When ceilings tell a story

A click from Covent garden, London.

Look up. That’s what I tend to do every time I walk into a new building or space, especially museums. This habit of craning my neck up has given rise to my fixation for ceilings, particularly if I have my camera, or even a phone, with me. My recent trip to London and Munich gave me the chance to capture some of the most unique ceilings. 

Travelling abroad these days, especially with family, means inevitable museum tours. If the kids are young, parents feel cultural therapy is as important as gastronomical or retail therapy.

All of which means that I have spent, literally, whole days in museums whenever I travel. And I have discovered that I find what’s up on the ceiling to be as interesting, if not more, than what are on the walls. I prefer modern art over the classical. And some of the biggest modern art spaces are in interesting buildings with vast glass domes, roofs and ceilings that use light innovatively and in a very modern way. Things that lead to amazing photography.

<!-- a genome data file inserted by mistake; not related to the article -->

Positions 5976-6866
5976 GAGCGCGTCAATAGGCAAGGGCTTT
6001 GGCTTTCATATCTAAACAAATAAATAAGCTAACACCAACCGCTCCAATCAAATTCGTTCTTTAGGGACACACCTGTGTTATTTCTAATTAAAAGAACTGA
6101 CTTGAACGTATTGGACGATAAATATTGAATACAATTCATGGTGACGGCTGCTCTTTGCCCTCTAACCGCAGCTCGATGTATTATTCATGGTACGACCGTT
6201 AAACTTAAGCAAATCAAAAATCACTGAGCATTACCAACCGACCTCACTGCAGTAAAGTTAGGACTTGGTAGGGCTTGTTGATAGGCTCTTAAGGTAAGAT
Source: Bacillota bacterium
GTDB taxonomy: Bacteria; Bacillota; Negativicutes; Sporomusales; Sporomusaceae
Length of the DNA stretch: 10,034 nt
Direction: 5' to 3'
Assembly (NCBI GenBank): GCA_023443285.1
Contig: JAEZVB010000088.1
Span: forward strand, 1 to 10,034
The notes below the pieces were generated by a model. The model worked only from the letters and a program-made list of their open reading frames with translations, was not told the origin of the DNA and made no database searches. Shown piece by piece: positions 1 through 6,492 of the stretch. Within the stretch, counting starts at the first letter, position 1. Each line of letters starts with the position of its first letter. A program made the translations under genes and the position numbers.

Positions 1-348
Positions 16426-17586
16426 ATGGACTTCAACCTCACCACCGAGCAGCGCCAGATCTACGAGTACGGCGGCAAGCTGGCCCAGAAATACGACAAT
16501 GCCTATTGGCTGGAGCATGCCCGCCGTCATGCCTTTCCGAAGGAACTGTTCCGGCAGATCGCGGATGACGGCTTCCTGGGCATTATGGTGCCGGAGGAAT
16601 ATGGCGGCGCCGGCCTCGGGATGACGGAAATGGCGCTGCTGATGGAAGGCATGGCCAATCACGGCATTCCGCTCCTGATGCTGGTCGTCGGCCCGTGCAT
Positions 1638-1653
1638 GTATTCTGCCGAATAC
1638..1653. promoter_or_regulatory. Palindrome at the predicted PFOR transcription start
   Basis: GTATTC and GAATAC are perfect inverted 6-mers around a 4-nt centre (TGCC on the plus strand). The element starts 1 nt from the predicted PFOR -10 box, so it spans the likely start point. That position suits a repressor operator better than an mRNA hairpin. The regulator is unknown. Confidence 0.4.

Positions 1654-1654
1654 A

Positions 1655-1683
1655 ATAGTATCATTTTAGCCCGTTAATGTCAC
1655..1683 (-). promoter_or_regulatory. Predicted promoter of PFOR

Tate Modern in London is located in what was earlier a power station. The ceiling of the vast `turbine hall’ allows light to flood in through glass panes to the vast expanse of the floor beneath. The classical Tate Britain’s architectural highlight is its glass dome.

The British Museum’s inner courtyard is beneath a vast glass roof. As you sit around eating your lunch at one of the cafes, the play of light is fascinating to watch. The guidebook tells you that it is the largest covered square in Europe. I spent the better part of my lunch break with my camera focused on the ceiling than on the burger in front of me.

A couple of years ago I went to Munich on a student-exchange programme from school. A city tour organised by the host school included an inevitable stop at the famous Pinakothek der Modern, the city’s world-famous modern art museum. The most striking feature about this Stephan Braunfels masterpiece is its 24-metre-high glass dome, from where all the tours of the museum start.

I love photographing ceilings, especially those that allow natural light to filter in. That’s why I say, next time you visit a place, look up.

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When ceilings tell a story

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